A Dredging in Swann: A Seb Creek Mystery
“the narrative passages and direct character actions give the rest of us better understanding of what U.S. servicepeople experience, how they suffer, and a possible path to return.”
If you’re not familiar with Venus Flytraps, then the cover image on this book is a head-scratcher. Even if you do know what Flytraps are and what they look like, it’s hard to imagine what they might have to do with a police procedural mystery.
The title, too, is odd enough to intrigue. But there proves to be a great deal of nasty muck to dredge up in Swann County, North Carolina, and new-series hero Seb Creek has to wade through it all—without getting sucked under.
Seb is a former Marine who fought in the Middle East. He switched to being a stateside Marine MP after recovering from a near-death experience from a combat injury, then went back to college, and finally joined the sheriff’s department under his former commander. Along the way he learned to understand and manage PTSD through music and formed a singing group for veterans and other psychologically damaged people.
This experience created a well-rounded lead character to wade through the Swann dredgings. Yes, he’s damaged and vulnerable, but his internal battles only make him wiser and stronger. Pushed back and forth between right and wrong, death and life, hope and despair—not just in himself, but in all the characters he must deal with in the story—he weighs and balances the moral and legal aspects, and makes sound choices.
More important, his actions and choices are plausible, which suits the novel’s gritty realism.
Now a sheriff’s detective, Seb Creek—“an optimistic cynic”—must untangle and reweave the threads of a decades-old ax murder, the current hanging of an innocent ex-con, Venus Flytrap poaching, a bizarre legacy with a secret at the bottom of a well, a sinister hog farm, stolen missiles from a helicopter crash on a coastal island, assorted drug dealings and missing people, and crisscrossed relationships between family and friends.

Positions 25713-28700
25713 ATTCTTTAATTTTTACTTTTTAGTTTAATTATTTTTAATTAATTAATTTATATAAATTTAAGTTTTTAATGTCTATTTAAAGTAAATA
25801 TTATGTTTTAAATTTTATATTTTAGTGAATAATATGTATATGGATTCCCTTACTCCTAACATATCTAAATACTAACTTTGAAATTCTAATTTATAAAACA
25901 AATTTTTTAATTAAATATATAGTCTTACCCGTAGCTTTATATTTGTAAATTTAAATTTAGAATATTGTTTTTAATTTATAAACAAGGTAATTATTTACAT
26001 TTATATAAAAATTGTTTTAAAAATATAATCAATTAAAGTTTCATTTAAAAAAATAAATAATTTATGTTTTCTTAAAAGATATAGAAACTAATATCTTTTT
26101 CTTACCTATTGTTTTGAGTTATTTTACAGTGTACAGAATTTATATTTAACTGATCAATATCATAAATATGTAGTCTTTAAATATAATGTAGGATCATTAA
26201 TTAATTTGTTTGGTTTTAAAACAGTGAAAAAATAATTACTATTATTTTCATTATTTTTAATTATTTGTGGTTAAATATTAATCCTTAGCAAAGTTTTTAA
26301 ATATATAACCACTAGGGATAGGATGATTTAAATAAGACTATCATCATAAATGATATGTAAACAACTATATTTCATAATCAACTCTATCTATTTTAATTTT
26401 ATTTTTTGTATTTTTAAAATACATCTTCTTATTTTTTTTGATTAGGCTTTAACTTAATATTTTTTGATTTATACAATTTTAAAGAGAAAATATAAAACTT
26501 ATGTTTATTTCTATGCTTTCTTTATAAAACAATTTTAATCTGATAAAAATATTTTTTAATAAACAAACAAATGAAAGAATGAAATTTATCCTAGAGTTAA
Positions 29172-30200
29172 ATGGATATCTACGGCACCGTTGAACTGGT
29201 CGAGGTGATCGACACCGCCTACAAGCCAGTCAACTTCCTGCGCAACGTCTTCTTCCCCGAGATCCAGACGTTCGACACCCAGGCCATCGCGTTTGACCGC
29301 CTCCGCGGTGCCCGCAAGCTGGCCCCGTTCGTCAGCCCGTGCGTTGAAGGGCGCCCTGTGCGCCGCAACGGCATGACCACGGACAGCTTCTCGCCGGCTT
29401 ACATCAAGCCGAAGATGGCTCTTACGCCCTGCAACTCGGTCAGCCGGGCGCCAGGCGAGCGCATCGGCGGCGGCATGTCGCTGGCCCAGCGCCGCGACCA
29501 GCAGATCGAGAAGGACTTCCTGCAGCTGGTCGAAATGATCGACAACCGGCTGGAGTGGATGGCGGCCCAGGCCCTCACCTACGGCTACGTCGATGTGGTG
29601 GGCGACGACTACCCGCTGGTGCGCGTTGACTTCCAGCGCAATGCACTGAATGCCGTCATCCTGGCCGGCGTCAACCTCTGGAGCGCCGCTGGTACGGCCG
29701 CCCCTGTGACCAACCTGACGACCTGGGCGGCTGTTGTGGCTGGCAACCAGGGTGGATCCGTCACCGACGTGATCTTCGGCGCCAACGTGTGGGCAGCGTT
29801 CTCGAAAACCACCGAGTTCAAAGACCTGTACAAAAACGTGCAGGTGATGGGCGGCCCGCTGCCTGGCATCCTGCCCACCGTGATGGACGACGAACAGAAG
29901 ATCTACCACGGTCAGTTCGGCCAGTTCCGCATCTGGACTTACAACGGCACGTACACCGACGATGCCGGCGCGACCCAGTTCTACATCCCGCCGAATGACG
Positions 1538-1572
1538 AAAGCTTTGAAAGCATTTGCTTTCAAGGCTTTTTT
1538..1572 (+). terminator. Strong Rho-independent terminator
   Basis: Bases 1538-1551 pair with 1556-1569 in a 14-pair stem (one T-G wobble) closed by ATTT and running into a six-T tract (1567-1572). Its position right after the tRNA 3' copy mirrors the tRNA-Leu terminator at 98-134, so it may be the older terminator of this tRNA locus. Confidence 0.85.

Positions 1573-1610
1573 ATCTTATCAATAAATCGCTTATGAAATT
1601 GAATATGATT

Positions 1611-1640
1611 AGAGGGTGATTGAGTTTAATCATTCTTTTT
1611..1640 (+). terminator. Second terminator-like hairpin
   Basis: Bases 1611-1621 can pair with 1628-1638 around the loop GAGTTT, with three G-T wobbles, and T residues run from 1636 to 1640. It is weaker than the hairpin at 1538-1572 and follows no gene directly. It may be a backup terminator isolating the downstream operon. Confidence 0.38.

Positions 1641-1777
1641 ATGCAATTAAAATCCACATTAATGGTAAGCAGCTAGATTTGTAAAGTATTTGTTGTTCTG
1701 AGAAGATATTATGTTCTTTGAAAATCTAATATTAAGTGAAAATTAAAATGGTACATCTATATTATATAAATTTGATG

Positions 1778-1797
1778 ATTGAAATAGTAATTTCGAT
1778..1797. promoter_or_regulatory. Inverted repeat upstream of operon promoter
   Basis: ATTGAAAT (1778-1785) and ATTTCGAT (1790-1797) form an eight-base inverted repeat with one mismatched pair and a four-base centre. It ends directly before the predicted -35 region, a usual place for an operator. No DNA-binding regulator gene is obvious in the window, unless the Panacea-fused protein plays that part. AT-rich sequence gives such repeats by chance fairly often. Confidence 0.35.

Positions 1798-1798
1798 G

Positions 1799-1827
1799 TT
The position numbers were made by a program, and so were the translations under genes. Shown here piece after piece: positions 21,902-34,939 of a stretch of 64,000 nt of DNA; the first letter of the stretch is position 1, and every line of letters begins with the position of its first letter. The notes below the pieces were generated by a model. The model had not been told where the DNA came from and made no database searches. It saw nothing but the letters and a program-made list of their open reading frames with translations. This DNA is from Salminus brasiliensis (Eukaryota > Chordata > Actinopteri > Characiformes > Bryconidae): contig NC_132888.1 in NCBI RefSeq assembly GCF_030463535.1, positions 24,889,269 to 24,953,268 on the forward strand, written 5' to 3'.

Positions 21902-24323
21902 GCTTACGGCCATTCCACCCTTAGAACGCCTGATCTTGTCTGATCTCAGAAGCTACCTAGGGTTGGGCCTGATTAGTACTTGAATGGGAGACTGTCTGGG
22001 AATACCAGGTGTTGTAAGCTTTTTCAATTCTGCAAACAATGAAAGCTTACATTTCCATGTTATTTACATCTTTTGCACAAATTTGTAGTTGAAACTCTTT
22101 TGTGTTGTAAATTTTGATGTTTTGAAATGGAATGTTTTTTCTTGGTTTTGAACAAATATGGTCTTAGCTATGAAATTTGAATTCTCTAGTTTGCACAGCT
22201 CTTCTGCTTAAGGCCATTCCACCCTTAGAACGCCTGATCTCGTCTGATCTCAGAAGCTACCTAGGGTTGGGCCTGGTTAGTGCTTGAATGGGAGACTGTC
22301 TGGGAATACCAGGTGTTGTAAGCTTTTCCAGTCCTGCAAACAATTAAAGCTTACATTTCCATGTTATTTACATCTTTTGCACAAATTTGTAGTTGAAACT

Seb’s mother used to date the hog farmer (also a veteran, who won a Silver Star), whose daughter Seb used to date, and whose son Seb once arrested. Through the daughter, Seb meets a potter with whom he falls in love and tries to court while he’s investigating the complex of crimes and striving to recruit more broken souls into the Pass the Salt singers. Meanwhile, he struggles against lingering “battle fever.”
This novel’s take on battle fever and related PTSD give it a depth worth remarking upon. For readers who have not experienced these phenomena, either personally or from having to deal with them in their loved ones, the insights Seb offers are valuable and potentially healing. We’ll need to see reviews from actual PTSD sufferers to learn whether the author nails it through Seb’s voice.
Until then, the narrative passages and direct character actions give the rest of us better understanding of what U.S. servicepeople experience, how they suffer, and a possible path to return.
These all come in a sturdy, interesting detection novel delightfully seasoned with details of place and people. It’s good to know that the author is hard at work on book 2 of this series. It promises to be a winner!